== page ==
Distributed November 1996
Copyright ©1996 by David C. Lewis, M.D., and Christopher Goodwin
In Texas, a drug-sniffing dog found a bottle of Advil in the backpack of a 17-year-old-girl before gym class. The girl was suspended. A 10-year-old boy in Rhode Island brought his epilepsy medicine to school but did not give it to the school nurse. The boy was suspended. An eighth-grader in Pennsylvania, joking around with his friends, did an impression of a rabid dog by putting an Alka-Seltzer tablet in his mouth. School officials notified police and referred the youth to a county drug agency. A girl in Ohio gave a Midol tablet to a friend who was suffering from menstrual cramps. The girl was suspended.
It is wrong to lump all drugs into one amorphous group. To include aspirin in the same drug category as heroin and cocaine clearly destroys any useful distinction between the helpful and harmful effects of drugs. The reason we're not making this distinction is that drugs have become a simplistic symbol of evil or immorality through our zealous anti-drug campaign. We once feared Communist insurgents were stalking our loved ones, whispering lies in their ears. We fought against rock and roll, worrying that it would brainwash the innocent youth of America into committing immoral acts. Today, we see drugs taking on that function, as if syringes full of heroin were walking the streets, tapping on people's shoulders and smiling as drugs surreptitiously kidnapped their minds. One can imagine an extreme version of Doonesbury's "Mr. Butts" engaging potential converts on the street. But drug misuse is a complex social, economic, and physiological problem in which the actual substances play only one part.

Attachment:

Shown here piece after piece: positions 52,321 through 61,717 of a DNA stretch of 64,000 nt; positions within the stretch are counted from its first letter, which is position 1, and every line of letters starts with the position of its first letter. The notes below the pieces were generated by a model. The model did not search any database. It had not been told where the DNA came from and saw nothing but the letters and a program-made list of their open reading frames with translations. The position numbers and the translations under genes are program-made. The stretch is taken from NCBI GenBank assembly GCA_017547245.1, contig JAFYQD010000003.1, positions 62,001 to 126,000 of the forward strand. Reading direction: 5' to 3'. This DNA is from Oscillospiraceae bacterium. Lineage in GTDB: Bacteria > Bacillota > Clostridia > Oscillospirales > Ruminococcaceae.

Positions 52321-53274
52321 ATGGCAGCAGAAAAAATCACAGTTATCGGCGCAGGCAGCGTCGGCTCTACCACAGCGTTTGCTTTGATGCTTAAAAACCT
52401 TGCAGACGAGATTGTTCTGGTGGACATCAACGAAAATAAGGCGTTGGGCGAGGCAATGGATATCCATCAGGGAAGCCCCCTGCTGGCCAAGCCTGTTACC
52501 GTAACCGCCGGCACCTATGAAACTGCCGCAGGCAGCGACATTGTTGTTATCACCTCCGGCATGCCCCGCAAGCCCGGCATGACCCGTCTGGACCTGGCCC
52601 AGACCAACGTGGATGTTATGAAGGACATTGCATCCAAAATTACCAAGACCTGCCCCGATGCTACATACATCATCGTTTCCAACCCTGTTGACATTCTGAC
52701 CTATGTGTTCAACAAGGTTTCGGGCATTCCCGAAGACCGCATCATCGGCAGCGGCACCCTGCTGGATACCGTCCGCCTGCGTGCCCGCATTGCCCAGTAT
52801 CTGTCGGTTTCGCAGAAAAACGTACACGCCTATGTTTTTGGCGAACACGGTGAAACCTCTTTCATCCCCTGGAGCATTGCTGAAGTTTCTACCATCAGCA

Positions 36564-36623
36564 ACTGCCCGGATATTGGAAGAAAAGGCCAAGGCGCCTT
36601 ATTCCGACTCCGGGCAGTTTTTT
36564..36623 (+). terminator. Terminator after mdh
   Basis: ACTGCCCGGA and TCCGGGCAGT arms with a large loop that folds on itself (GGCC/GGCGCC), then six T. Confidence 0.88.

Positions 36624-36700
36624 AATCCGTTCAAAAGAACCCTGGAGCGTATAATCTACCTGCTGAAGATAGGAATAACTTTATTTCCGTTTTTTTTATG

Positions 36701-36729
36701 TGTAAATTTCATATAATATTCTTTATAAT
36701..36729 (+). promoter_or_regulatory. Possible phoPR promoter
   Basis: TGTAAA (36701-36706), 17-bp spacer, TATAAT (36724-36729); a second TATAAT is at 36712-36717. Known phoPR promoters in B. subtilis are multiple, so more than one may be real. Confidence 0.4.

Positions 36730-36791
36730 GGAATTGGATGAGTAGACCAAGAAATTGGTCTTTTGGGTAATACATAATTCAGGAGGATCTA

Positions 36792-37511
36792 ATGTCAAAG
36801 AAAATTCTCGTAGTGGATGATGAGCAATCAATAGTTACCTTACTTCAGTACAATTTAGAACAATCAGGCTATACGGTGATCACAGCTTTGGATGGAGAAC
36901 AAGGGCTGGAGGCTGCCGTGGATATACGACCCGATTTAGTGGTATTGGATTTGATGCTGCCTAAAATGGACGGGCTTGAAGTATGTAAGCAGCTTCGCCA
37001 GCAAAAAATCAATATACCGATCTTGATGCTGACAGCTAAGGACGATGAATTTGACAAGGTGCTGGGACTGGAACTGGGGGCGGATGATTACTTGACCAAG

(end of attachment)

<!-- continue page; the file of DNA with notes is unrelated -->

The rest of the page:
This absurd situation comes about because some believe Nancy Reagan's warning in her "Just Say No" campaign - there is no moral middle ground about drugs. As drugs become "immoral," an honest and open debate about their varied affects and uses is cut off. We jump from the sure knowledge that some drugs are very harmful to the false and oversimplified conclusion that drugs themselves are evil. The results of this misunderstanding are evident in more than just the overzealous punishment of school children. The relief of suffering among the sick and dying is frustrated and impeded as physicians under-prescribe potent pain medications, even to terminally ill patients because of the stigma attached to narcotics. The normal medical instinct to relieve suffering is subverted when cancer and AIDS patients are blocked from access to medically prescribed marijuana to alleviate the side effects of chemotherapy because such treatment will somehow convey the wrong message.
Ultimately, in the name of making a strong moral statement that drugs are bad, we are not only losing sight of the helpful aspects of drugs, but we are implementing this moral crusade in a way that terrorizes children and their families. Zero tolerance becomes intolerance. There is little doubt that schools will soon adjust their procedures, and that the comical crackdown on the benign use of aspirin, ibuprofen and other such medications will change. But until we develop a more complex view of substance use and abuse, we can expect similar legend-inspiring spectacles such as school sanctions against 10-year-olds and their families to occur. It is time to rethink a war on drugs that promulgates the absurd implementation of such school policies.######